A tablet too cheap? Kogan’s $199 Agora reviewed
How cheap can a tablet be? Australian e-tailer Kogan finds out, with a 10 inch Android tablet running Ice Cream Sandwich and a price tag that puts it well below what everyone else is charging.
Marketed as “the best value tablet PC in the world”, the Kogan Agora 10 inch is a tablet made for a specific price set: under two hundred dollars.
With a name like “Agora 10 inch”, you can expect that the screen measures 10 inches diagonally, offering what is effectively an almost identical screen size to Apple’s iPad, with the same 1024×768 resolution.
Much like the iPad, the display utilises In-Plane Switching technology, or IPS, the same sort of screen that graces not only the iPad, but also the Asus Transformer series and HTC One X and XL handsets.
Under the hood, it’s a fairly nondescript 1GHz ARM processor with a 400MHz graphics chip, 1GB RAM, and either 8 or 16GB of storage. Your available capacity can be expanded with a microSD card, however, as the expansion slot is on the right side of the tablet.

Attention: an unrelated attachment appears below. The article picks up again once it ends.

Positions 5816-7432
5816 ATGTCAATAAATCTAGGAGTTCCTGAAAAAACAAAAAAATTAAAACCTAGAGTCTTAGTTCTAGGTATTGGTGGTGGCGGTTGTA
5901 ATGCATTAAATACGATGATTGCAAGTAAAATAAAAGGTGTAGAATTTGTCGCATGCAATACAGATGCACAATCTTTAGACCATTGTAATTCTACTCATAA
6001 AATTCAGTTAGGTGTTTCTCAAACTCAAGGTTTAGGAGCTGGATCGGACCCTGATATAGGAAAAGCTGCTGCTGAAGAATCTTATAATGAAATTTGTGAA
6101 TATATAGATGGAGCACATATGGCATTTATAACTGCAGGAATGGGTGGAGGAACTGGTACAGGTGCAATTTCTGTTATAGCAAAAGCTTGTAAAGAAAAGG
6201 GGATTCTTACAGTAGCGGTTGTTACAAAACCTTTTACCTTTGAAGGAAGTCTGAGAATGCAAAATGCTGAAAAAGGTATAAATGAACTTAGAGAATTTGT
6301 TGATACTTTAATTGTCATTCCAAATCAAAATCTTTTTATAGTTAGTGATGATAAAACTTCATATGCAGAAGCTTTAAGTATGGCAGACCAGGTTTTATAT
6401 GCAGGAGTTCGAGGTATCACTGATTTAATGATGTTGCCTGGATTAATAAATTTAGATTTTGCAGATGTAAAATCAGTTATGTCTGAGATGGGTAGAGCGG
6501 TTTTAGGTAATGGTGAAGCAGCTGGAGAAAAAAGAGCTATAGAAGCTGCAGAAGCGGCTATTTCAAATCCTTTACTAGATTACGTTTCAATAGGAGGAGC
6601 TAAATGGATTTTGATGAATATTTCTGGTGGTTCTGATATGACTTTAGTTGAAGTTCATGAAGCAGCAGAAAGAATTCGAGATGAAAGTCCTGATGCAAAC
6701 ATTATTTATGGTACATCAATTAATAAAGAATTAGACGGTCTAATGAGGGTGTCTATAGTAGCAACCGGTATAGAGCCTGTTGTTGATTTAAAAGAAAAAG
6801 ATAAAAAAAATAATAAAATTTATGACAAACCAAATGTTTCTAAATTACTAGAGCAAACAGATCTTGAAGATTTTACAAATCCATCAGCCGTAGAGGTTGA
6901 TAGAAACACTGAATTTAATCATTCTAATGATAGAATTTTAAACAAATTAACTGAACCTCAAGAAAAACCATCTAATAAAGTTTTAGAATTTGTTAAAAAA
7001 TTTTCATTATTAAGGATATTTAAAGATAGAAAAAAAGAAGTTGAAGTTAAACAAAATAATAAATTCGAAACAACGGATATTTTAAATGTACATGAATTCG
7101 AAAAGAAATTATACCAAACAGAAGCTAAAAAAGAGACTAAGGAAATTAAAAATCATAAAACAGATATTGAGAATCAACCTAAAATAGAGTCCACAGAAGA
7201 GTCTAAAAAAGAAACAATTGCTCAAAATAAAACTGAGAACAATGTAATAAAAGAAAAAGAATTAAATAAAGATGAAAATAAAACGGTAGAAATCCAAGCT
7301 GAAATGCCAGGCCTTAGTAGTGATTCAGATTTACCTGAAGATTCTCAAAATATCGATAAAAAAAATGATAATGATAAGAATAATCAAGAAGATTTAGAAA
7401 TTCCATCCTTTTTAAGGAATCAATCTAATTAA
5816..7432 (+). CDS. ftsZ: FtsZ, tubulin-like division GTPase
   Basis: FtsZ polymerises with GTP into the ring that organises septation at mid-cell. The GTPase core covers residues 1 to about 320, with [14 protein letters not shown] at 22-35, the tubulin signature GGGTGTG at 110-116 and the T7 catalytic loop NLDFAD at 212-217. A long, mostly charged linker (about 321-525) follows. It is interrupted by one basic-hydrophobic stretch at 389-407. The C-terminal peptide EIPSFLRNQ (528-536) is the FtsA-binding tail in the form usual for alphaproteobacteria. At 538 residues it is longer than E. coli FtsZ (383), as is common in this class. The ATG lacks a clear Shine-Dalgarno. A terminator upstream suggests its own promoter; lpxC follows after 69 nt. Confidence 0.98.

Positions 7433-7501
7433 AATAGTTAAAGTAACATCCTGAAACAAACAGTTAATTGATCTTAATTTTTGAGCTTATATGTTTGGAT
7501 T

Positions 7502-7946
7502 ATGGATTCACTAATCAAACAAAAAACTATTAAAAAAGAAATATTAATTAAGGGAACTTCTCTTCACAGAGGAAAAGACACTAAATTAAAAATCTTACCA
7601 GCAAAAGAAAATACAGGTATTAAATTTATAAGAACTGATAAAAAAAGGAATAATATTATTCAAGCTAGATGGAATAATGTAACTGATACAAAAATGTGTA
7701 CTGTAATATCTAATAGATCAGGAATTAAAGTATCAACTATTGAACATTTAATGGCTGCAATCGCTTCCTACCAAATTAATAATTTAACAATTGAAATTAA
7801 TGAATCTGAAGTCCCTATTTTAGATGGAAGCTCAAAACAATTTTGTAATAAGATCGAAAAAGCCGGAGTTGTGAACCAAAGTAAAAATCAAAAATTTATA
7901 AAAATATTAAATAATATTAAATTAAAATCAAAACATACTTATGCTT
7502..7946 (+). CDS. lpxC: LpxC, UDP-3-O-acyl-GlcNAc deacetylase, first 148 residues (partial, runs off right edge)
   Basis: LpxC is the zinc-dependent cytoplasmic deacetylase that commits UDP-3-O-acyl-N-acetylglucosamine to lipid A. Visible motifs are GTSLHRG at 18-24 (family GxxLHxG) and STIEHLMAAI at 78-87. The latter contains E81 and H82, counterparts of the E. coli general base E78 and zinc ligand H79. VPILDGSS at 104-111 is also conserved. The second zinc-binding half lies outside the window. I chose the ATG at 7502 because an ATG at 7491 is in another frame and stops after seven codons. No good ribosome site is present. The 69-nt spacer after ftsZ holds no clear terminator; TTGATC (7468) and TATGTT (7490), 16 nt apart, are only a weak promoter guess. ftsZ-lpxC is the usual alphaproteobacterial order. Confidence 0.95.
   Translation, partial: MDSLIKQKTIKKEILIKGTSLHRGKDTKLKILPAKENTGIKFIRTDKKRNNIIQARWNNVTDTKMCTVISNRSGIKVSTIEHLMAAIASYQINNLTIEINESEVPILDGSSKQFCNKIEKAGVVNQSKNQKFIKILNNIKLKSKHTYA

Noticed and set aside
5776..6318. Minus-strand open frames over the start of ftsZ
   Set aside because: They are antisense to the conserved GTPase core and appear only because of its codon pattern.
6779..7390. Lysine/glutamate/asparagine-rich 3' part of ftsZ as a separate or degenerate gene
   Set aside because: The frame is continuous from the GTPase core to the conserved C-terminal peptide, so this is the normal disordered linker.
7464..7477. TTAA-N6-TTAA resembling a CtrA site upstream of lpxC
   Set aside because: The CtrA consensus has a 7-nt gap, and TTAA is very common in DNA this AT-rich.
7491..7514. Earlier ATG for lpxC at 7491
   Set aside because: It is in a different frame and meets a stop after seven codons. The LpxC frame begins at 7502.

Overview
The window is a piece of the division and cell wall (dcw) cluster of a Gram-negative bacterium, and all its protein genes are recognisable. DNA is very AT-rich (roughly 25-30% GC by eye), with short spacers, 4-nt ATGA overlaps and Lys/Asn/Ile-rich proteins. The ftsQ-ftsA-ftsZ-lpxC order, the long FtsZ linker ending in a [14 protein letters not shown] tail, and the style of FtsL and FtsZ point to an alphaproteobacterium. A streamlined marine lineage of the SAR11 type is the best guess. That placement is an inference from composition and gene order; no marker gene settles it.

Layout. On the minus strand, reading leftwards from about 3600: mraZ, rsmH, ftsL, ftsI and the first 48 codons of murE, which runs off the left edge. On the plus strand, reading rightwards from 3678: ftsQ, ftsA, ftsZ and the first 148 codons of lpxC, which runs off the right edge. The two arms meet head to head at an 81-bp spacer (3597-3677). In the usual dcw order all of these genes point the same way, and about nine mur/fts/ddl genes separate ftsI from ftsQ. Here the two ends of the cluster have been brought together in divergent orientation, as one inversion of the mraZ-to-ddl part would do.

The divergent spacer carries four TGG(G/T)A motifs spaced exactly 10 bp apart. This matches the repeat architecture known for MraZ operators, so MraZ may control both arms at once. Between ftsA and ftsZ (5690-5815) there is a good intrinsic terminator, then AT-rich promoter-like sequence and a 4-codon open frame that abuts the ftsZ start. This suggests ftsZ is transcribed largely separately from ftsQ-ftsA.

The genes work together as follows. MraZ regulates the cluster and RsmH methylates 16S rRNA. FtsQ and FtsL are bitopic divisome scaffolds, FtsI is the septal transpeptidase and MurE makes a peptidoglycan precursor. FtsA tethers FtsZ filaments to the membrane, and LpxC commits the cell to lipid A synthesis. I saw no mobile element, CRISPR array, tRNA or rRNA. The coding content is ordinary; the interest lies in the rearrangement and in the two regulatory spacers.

There are more ports than just this slot, with a mini HDMI, small 5V DC power port, 3.5mm jack, and two microUSB ports – one for data transfer and the other for charging. WiFi 802.11 b/g/n is also included, as is Bluetooth, and two cameras: a 2 megapixel rear camera and a 0.3 megapixel front camera.
Kogan has provided one of the latest versions of Android for customers, with Android 4.0, also known as Ice Cream Sandwich, making its appearance known on the Agora 10 inch.
Buyers can also look forward to a plastic chassis with 12mm thickness and 601 gram weight, as well as a battery that should last up to eight hours of constant use.
Priced at $179 for an 8GB and $199 for a 16GB, it’s clear just looking at the ticket that Kogan’s latest Agora tablet doesn’t exactly compete with the likes of the Apple iPad or even Samsung’s Galaxy Tab.
But there are quite a few budget tablets out there, and that’s what this device seems squarely aimed at.
Picking it up, it’s obvious that Kogan hasn’t built this with the same sense of quality that either Apple or Samsung push into their products, but even so, it doesn’t feel terrible. The black plastic back is a touch slippery, but is still easier to grip than the shiny silver aluminium back on the Apple iPad.
A less impressive build means that the Agora does creak in various places when you hold it, but once again, for the price, we’re not totally surprised.
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